Chimney Swift White-throated Swift Chimneys should not be here
Ruby-throated Hummingbird Black-chinned Hummingbird ...or Rufous, or Anna's, or Broad-tailed, or...
Red-bellied Woodpecker Golden-fronted Woodpecker Red-bellied should not be here
Say's Phoebe Vermillion Flycatcher Don't laugh, female/young Vermillions have been mistaken before
Great-crested or Brown-crested Flycatcher Ash-throated Flycatcher Ash-throated are summer residents, others are accidental
Western Kingbird Cassin's Kingbird Both are summer residents
Cliff Swallow Cave Swallow Cliffs may be abundant, but Caves are mixed in with them
Common Raven Chihuahuan Raven Both are present; larger size and deeper voice separate Common
Blue-gray Gnatcatcher Black-tailed Gnatcatcher Both present; Black-tails prefer dry scrub habitat in summer
Myrtle Yellow-rumped Warbler Audubon's Yellow-rumped Warbler Myrtle shouldn't be here
Summer Tanager Hepatic Tanager Just in case - especially in the mountains
Scarlet Tanager Vermillion Flycatcher Any Scarlet Tanager requires photo documentation!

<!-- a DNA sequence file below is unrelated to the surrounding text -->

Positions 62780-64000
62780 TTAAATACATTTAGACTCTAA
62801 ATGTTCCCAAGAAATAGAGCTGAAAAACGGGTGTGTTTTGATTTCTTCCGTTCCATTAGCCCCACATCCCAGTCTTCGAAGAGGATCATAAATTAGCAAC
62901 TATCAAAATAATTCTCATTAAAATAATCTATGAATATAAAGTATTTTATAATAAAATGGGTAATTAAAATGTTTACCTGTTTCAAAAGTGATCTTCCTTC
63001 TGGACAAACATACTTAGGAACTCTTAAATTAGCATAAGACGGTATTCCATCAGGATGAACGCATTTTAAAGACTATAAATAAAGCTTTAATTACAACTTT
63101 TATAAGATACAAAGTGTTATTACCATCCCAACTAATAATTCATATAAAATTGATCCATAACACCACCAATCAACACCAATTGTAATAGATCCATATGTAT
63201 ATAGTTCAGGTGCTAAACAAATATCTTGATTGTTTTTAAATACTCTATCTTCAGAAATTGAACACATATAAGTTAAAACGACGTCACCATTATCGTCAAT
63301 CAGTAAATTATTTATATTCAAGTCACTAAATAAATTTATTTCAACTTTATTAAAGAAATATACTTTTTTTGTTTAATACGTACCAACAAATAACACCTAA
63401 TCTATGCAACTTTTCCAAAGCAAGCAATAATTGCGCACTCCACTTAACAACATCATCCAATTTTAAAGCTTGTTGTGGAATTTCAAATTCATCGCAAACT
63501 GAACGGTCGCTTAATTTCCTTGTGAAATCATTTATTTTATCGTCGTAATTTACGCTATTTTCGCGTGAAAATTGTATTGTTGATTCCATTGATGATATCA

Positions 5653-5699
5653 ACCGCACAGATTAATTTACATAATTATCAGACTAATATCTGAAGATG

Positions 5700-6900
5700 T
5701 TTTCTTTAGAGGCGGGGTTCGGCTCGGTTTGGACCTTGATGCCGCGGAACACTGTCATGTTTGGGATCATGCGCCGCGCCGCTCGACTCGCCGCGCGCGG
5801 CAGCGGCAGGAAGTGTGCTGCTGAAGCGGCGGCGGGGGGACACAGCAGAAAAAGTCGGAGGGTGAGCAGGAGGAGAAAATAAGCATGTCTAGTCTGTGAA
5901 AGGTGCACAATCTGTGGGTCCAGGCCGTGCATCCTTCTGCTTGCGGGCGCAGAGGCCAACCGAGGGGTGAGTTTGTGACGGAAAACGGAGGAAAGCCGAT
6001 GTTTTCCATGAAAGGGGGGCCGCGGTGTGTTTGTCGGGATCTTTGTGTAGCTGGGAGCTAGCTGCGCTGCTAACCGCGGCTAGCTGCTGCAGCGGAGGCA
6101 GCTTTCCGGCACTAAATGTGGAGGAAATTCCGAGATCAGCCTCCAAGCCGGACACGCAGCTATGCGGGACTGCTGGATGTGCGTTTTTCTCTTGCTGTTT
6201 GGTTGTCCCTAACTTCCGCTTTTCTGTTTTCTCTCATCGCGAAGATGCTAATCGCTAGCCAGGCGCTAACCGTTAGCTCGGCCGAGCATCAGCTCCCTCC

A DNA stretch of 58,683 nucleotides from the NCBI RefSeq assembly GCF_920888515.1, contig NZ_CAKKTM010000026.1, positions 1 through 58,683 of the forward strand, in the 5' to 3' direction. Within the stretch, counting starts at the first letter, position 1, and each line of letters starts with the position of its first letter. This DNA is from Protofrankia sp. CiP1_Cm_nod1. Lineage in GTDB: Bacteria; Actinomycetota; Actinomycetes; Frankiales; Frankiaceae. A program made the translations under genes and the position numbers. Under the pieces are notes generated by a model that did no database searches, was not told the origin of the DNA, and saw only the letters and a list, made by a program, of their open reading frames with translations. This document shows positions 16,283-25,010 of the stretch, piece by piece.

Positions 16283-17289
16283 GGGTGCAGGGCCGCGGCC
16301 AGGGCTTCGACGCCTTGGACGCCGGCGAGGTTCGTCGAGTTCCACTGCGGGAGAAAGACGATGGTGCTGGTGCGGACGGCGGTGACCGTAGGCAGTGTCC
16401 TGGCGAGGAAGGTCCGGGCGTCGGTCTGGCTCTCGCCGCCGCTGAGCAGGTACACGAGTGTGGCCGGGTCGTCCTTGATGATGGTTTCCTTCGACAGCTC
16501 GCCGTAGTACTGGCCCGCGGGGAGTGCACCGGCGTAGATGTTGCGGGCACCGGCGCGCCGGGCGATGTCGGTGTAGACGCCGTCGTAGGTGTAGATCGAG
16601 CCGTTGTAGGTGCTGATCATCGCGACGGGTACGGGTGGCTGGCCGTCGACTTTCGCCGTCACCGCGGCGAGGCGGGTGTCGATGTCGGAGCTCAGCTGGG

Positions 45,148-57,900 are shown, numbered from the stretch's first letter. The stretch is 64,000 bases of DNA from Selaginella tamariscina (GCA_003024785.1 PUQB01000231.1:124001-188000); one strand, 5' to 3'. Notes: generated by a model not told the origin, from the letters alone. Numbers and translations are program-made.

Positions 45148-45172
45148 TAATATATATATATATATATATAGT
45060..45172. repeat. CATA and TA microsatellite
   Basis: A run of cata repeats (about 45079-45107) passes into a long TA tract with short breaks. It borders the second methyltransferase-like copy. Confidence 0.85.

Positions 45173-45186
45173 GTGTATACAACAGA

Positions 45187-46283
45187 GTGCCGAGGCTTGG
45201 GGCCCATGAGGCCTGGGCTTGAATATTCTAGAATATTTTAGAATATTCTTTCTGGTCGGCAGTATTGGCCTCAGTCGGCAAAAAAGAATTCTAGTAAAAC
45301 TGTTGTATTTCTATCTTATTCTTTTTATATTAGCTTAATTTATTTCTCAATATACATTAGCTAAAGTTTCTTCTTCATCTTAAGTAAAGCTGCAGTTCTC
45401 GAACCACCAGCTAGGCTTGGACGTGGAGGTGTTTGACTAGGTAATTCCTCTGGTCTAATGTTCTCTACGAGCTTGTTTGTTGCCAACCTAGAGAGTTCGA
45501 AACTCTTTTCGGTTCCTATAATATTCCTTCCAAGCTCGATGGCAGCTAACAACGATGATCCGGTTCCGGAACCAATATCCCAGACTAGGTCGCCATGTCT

Northern Cardinal Pyrrhuloxia Both present; look for Northern Cardinal in riparian habitats
Buntings Indigo, Varied, Painted Females will be frustrating, but definitely check all males!
Sparrows Every Sparrow, Every Time Beware: Cassin's, Rufous-crowned, Chipping, Clay-colored, Brewer's, Field, Vesper, Lark, Black-throated, Lark Bunting, Savannah, Grasshopper, Song, Lincoln's, White-crowned... and more!
Eastern Meadowlark Western Meadowlark Both are present; listen to voice for ID
Common Grackle Brewer's Blackbird Check for Red-winged and Yellow-headed, but in winter, Brewer's is default - Common grackles are rare!
Brown-headed Cowbird Bronzed Cowbird Both occur, Bronzed only in summer
Orioles Orchard, Bullock's, Scott's Summer residents; Hooded is a possibility as well
American Goldfinch Lesser Goldfinch Both occur; American in winter, listen for a slurred call for Lesser

For bonus 'stump the birder' festivities, check out our "Large Brown Bird" post at SeeTrail. And keep in mind that exotic birds also occasionally fall into the description trap... emu, anyone?